US equities continued to trade sideways in the last week due to the lack of news catalysts. The only major pieces of news out were the number of initial and continuing jobless claims diffused on Thursday and the retail sales figures released on Friday. The anticipation of the former two had pushed the S&P 500 at an intraday all-time high above 2,045, while the real figures later prompted a mild retracement, being solid but slightly worse than last month. However, positive data on retail sales on Friday allowed the index to close 0.33% higher than last week, at a record value of 2038.56. The DJIA gained instead 0.35% to close at 17,635, while the Nasdaq Composite rose by 1.21% to close at 4,688. Both indices are also extremely close to their historical and post-crisis highs respectively.
Not much action was seen in the bond market either; US treasuries yield nearly as much as last week, save for a slight differential of plus two basis points along the 2-to-10-year maturities. The latter yields now 2.33% instead of 2.31% last week.
In the currencies market the US dollar continued its trend of appreciation vis-à-vis the British pound and the Japanese yen; the greenback gained 1.32% and 1.46% respectively with respect to the two. However, the euro pared some of the recent losses to end the week 0.56% higher in dollar terms.
Next week will be much heavier in terms of economic news, as data on industrial production and producers prices are expected at the start of the week, while later will come the FOMC minutes of the October meeting and the data on inflation for October. We do not expect inflation surprises to the upside, but rather moderate figures around last month’s 1.7% number that would be supportive of the current levels of government bonds. Also, the VIX index was slightly on the rise last week, as shown in the chart below. It traded around 12.5 on Monday while it closed at 13.54 on Friday, but it is still way below mid-October levels. Since the index is related to implied volatility on 30-day-maturity options on the S&P 500, last week’s gains are not expected to be erased just yet.
The beginning of the week has seen a general rise in the main stocks indices of the Eurozone on rising confidence by the investors that a European QE is coming thanks to Draghi’s speech regarding the €3 trillion target of ECB’s balance sheet. However, BOE’s speech on Wednesday regarding its concerns about Eurozone’s economic situation that could slowdown UK’s one slowed markets’ hope. Moreover, the indices got drag down by the banks sector’ quarter results where top line operative growth missed the expectations, although showing strong financial solidity: especially in the peripheral countries, this has been interpreted as an implicit lack of confidence in the economy by both loans demand side (businesses) and offer side (banks). IBEX 35 lost -1.76% and FTSEMIB -2.87%, while Eurostoxx 50 -1.85% on that day. Approaching the end of the week, German’s Q3 GDP growth came out in line with the consensus expectations at +0.1% and later Eurozone’s GDP beat the estimates at +0.2% (QoQ) vs +0.1% while CPI was in line at +0.4% (YoY). GDP figures were out for EU countries, and surprisingly the top performer for the quarter was Greece, growing at 0.7% QoQ. Italy has instead come back to recession growing -0.1% QoQ in the quarter: only Cyprus grew performed worse than Italy (-0.4% QoQ).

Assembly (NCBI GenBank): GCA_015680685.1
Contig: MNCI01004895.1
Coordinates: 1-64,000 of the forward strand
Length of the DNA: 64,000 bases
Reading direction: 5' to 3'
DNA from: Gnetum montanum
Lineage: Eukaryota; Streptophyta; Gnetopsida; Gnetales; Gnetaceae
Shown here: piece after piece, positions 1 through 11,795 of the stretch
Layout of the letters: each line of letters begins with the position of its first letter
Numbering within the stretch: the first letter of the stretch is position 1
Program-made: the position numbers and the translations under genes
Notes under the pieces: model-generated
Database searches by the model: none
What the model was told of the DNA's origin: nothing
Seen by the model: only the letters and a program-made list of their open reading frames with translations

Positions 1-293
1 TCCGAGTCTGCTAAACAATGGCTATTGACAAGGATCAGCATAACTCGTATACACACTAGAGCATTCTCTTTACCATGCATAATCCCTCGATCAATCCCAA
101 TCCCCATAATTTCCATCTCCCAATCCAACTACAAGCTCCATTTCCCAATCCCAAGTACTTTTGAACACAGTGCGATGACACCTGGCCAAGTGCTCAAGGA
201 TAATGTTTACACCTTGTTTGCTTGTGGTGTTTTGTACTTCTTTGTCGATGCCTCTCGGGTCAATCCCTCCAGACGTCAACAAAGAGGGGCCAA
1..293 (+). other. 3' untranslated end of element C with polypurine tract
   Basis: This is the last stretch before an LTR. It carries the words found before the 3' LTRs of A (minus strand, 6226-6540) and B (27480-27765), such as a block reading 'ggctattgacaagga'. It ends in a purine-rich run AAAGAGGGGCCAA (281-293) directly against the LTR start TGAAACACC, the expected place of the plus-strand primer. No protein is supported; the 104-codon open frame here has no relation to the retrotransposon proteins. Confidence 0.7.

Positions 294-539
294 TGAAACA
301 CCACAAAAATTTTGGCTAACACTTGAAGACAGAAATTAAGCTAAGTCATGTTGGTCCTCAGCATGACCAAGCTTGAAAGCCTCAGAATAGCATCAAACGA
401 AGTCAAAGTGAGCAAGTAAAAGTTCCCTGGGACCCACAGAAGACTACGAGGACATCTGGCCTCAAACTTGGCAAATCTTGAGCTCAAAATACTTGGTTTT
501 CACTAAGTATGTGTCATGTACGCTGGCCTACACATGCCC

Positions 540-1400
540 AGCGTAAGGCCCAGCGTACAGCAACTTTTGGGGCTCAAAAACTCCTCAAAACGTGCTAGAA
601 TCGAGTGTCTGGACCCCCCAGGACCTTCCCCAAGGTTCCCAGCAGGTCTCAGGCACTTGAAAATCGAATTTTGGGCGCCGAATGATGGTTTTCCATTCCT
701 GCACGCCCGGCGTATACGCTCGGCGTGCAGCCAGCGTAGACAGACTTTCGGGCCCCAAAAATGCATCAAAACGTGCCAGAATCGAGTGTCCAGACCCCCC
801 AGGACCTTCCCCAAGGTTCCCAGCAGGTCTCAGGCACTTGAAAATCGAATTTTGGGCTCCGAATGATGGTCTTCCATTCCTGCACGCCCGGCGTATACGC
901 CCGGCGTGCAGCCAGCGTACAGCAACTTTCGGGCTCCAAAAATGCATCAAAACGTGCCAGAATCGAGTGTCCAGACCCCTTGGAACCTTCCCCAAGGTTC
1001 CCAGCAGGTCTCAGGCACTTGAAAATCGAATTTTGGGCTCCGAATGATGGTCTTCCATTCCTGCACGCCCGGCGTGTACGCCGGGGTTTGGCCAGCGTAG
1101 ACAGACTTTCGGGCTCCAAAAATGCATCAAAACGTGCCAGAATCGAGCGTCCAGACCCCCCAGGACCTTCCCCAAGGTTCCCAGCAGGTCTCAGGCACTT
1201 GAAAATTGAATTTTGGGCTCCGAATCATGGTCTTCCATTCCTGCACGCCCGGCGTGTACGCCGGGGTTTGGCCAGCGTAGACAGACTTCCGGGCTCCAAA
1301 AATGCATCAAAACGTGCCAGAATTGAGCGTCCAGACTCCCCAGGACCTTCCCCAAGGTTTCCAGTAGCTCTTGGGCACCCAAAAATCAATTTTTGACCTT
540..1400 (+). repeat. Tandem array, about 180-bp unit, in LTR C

In the late afternoon of Friday, indices bounced up thanks to the good economic indicators coming from USA.
On the FX side, EUR/USD closed the week slightly edging up to 1.2527.
This week many interesting topics dominated Japanese Markets.
Since Sunday, speculation has been mounting that Shinzo Abe, prime minister, is planning to call for general election right in the middle of its 4-year mandate. A successful campaign, in fact, would reset the clock on Japan’s election cycle, while improving Mr Abe’s chances of retaining leadership of its party at internal elections coming next September. Markets reacted quite calmly to this news, as they would welcome very well 2 extra years of Abenomics.
The general election suggests that Abe is seeking a popular mandate to delay the second increase in the consumption taxes scheduled for next October. The first one, effective in April, is blamed to be the main causes of the sharp fall in the Japanese GDP, that rely for 60% on household consumption, and of the loss of momentum in the Central Bank’s fight against deflation, that over this period slowed from 1.9% to 1.2%. The preliminary figures for GDP in the third quarter coming out on Monday will give further evidence of the effect of this policy on the economy.
If Markets are worried that consumption taxes will reduce consumption and hurt corporate revenues, this week were supported by the action of the Central Bank, that is proving successful in weakening the Yen, that this week touched 116 against the dollar. In fact they were positive throghout the week and the Nikkei 225, the main equity index, was up 2.7% to 17490.
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